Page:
In April of 2015, the Supreme Court of Korea ruled that under Article 4; Article (9)(1); and Article 41(1) of the prior version of the Fair Transactions in Franchise Business Act (“Franchise Act”) damages may be obtained, from a franchisor, for all material omissions (Supreme Court 2014 DA 84824,84831, April 9, 2015) within Korean Franchise Disclosure Documents.
Monetary damages may be obtained under Article 37(2) of the Franchise Act of Korea and Article 56(1) of the Monopoly Regulation and Fair Trade Act of Korea for “material omissions” within Franchise Disclosure Documents and other document presented to prospective franchisees.
The damages may include the cost of build-out, rental, franchise fees and even, in some cases, lost opportunity costs. Additional, in some cases fines may be imposed, franchises can be de-registered and criminal charges may be brought against employees and management.
The Fair Trade Commission may, additionally, impose a fine, even if no sales/profits, have accrued to the franchisor up to KRW 500,000,000 (c. USD 450,000).
The opinion of the Korean Supreme Court clarifies what the Court will determine as “material.” The Court opined that if a franchisor fails to notify a prospective franchisee of a fact that may lead a franchisee not to invest in a franchise – the franchisor shall be deemed to have violated the Franchise Act of Korea and, thus, may be held liable for damages.
The Court noted it will look to “principles of experience,” thus, allowing the possibility of a court appointed expert to opine if a reasonable franchisee would invest in the franchise if the alleged fact was not omitted from the Korean disclosure document.
It is best, in Korea, to err on the side of inclusion. The most trivial may come back and bite. Disclosure of prior violations of the Franchise Act and Monopoly Regulation and Fair Trade Act; violations of law by management; prior cancellation of a franchise registration; and the nuts and bolts mandated in the States is required.
Please note that Korea has a disclosure requirement that requires a disclosure akin to what is found in the United States. The Korean government, often, requires the modification of Master Franchise Agreements, Master License Agreements and Franchise Agreements based on interpretations of the Franchise Act by the Fair Trade Commission of Korea. Thus, making it, often, necessary for more time to register a franchise than what is, typical, in the United States.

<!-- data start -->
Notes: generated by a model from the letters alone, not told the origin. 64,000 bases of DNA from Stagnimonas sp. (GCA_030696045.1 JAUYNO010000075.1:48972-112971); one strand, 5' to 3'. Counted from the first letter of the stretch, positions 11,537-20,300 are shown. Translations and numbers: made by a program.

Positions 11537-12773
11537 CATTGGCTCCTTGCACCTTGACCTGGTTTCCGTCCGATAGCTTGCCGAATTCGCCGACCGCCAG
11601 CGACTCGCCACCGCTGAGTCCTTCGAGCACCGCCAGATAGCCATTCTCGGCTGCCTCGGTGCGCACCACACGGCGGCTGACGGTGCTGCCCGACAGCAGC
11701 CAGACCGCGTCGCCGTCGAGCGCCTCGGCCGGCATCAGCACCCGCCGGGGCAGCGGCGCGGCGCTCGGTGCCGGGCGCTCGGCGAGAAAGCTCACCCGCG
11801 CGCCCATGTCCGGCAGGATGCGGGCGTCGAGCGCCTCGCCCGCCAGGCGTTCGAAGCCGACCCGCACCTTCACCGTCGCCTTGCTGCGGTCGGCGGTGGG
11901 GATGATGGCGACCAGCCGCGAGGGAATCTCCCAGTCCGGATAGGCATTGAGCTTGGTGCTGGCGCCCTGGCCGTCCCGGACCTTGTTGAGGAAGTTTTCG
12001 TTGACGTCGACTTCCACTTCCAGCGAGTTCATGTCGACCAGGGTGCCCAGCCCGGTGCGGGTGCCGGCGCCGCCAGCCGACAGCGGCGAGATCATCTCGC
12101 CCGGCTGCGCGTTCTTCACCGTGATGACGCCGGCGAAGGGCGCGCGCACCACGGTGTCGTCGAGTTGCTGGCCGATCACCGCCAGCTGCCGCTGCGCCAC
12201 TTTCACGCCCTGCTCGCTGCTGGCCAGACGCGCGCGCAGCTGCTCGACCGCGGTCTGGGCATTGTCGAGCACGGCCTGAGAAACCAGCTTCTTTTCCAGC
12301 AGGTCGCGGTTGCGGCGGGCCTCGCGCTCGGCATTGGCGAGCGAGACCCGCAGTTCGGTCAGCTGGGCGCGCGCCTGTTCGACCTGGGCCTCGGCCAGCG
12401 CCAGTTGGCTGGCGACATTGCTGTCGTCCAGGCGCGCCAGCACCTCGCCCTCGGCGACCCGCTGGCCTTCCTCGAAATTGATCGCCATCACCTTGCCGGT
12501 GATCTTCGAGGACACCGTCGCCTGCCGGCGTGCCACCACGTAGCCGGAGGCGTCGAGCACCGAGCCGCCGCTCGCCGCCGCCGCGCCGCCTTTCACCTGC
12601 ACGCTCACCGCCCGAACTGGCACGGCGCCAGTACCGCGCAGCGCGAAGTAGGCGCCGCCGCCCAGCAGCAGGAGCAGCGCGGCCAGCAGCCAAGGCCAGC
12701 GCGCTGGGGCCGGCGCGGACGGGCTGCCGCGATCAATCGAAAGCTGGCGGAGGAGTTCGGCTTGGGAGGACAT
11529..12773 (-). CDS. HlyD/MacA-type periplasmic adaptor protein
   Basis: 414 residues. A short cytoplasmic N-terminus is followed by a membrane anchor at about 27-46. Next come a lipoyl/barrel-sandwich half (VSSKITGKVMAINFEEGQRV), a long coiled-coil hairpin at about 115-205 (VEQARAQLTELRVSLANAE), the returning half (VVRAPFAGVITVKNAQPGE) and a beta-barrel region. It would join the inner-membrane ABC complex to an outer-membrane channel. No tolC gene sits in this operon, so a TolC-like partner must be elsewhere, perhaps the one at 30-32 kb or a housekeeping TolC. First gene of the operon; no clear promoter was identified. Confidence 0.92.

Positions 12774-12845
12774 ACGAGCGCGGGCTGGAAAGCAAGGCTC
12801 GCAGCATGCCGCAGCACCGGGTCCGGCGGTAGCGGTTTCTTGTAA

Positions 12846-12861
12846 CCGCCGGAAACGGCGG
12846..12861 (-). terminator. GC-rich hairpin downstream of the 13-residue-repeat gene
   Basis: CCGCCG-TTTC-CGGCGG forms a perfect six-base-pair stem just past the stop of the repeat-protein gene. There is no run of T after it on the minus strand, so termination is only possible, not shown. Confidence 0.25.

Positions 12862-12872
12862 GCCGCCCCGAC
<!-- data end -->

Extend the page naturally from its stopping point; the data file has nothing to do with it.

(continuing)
Plan ahead and, only, hire an attorney with foreign and domestic experience in franchising. Because of Korean-specific realities, have an experienced and still active retired judge as an active part of the team.
For more information on Korean Franchise Law, please search via the search box to the right or click on the Franchise Law label. We will be adding more Korean Franchise Law topics over the next few weeks.
Sean Hayes is co-chair of the Korea Practice Team at IPG Legal. He is the first non-Korean attorney to have worked for the Korean court system (Constitutional Court of Korea) and one of the first non-Koreans to be a regular member of a Korean law faculty. Sean is ranked, for Korea, as one of only two non-Korean lawyers as a Top Attorney by AsiaLaw.
Sean’s profile may be found at: Sean C. Hayes
Known for his street-smart advice & proactive advocacy. Sean works with senior retired Korean judges and leading attorneys in contentious and transactional matters. First non-Korean lawyer (NY) to work at Korean Courts and one of the first non-Korean law professors. Rated a top lawyer in Korea by major rating agencies.
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